If we are now going to choose nuclear power as a way to resolve both our concerns about global warming and our looming energy shortfalls, we are first going to have to engage in a national debate about whether or not we accept the technology. To begin this discussion, I suggest redefining what we call nuclear power as "terrestrial energy."The likelihood of "terrestrial energy" catching on as popular phrase? Not very. (BTW, would nuclear fusion be considered extraterrestrial?) That said, Tucker's Op-Ed, Let's Have Some Love for Nuclear Power, is well worth reading.
Every fuel used in human history -- firewood, coal, oil, wind and water -- has been derived from the sun. But terrestrial energy is different.
Terrestrial energy is the heat at the earth's core that raises its temperature to 7,000 degrees Fahrenheit, hotter than the surface of the sun. Remarkably, this heat derives largely from a single source -- the radioactive breakdown of uranium and thorium. The energy released in the breakdown of these two elements is enough to melt iron, stoke volcanoes and float the earth's continents like giant barges on its molten core.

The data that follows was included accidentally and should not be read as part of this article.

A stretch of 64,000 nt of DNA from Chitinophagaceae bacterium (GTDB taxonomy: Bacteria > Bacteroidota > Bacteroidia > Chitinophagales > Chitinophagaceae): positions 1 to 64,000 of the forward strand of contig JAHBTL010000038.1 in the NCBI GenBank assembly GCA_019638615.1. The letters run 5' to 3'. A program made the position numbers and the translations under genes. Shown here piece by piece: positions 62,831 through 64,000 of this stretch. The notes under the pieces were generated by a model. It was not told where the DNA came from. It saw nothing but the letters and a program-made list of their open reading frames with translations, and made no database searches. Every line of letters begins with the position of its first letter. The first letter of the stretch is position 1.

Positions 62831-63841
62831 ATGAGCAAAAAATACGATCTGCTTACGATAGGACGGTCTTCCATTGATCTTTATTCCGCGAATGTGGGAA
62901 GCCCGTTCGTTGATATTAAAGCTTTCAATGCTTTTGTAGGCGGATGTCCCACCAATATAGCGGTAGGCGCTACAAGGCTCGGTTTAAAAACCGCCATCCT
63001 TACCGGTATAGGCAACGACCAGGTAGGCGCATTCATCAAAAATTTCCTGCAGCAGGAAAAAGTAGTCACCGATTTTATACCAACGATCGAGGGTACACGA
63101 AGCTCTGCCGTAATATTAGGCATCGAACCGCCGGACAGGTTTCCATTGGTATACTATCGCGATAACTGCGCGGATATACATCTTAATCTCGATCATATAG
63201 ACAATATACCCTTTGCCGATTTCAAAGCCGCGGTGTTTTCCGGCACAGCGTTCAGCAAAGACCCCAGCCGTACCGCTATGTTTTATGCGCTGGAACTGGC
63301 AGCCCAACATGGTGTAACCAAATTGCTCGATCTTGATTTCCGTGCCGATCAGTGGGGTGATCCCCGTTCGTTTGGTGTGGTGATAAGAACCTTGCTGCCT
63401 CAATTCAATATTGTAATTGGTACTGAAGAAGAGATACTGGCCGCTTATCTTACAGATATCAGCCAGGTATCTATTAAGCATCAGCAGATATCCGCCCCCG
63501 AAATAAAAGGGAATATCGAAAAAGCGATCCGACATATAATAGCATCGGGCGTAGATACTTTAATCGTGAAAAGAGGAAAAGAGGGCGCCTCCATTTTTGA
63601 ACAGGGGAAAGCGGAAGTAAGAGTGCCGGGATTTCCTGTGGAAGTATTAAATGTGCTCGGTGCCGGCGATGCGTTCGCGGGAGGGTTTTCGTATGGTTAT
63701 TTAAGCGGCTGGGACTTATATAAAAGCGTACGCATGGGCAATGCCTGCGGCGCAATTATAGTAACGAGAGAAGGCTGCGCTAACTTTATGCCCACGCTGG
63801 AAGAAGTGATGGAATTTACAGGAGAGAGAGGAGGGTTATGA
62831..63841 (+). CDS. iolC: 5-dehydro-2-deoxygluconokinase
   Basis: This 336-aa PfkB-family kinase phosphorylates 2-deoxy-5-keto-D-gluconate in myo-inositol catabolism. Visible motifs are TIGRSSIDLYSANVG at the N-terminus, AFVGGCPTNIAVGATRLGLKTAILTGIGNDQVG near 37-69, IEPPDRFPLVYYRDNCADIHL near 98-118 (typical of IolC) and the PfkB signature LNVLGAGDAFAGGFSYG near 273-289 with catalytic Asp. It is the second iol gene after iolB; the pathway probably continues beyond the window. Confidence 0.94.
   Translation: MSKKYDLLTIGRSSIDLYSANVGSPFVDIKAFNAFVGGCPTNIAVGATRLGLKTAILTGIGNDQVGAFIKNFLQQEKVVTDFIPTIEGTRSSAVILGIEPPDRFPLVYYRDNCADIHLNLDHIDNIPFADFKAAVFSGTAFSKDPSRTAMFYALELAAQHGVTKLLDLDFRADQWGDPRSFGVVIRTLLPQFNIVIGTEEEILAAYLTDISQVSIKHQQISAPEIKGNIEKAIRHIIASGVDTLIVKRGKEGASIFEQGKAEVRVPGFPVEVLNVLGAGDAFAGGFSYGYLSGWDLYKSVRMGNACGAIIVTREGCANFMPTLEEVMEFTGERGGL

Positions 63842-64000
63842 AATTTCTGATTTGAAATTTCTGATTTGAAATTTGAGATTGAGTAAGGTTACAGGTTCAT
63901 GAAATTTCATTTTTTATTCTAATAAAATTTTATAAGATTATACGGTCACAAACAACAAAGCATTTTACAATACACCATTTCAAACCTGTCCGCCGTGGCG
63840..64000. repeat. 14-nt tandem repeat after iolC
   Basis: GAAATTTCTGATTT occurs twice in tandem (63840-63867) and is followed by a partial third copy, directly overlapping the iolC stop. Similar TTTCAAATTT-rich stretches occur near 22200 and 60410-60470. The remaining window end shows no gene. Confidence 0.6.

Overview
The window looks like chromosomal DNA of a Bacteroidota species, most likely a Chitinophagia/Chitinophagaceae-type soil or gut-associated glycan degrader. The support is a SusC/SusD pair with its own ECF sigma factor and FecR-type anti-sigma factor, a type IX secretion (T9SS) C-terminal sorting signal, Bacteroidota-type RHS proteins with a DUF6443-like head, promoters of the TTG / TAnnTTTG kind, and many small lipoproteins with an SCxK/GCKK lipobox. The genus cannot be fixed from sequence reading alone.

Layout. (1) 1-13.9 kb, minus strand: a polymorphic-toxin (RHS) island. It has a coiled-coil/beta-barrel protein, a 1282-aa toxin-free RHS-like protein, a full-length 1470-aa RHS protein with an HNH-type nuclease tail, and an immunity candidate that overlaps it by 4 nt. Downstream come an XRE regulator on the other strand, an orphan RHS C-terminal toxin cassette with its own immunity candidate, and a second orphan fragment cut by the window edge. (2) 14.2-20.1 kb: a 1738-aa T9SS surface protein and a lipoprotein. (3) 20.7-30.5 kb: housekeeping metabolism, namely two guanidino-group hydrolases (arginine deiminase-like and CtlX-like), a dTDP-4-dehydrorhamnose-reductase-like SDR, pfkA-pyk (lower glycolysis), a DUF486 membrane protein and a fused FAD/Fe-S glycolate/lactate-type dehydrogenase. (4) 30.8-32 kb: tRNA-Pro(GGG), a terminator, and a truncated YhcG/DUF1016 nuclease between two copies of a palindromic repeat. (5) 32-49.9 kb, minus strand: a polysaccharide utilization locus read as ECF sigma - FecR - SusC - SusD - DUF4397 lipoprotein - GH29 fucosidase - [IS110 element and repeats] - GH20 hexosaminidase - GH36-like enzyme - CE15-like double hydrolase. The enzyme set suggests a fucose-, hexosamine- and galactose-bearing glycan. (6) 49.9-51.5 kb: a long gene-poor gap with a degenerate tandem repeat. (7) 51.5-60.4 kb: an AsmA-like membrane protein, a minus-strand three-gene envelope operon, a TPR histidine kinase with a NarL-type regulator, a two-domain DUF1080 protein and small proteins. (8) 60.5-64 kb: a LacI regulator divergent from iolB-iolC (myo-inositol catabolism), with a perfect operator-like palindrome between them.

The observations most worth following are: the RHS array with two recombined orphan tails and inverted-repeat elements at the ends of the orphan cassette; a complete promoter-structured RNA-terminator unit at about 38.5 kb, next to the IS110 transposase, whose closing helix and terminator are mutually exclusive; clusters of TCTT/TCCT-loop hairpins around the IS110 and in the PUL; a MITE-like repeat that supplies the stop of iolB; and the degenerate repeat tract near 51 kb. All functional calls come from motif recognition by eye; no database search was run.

Geothermal plants are a way of tapping this heat. They are generally located near fumaroles and geysers, where groundwater meets hot spots in the earth's crust. If we dig down far enough, however, we will encounter more than enough heat to boil water. Engineers are now talking about drilling down 10 miles (the deepest oil wells are only five miles) to tap this energy.
Here's a better idea: Bring the source of this heat -- the uranium -- to the surface, put it in a carefully controlled environment, and accelerate its breakdown a bit to raise temperatures to around 700 degrees Fahrenheit, and use it to boil water. That's what we do in a nuclear reactor.
Extra Bonus: The author has built his own site, Terrestrial Energy.org, to promote his forthcoming book and comes complete with a good-looking and informative slideshow.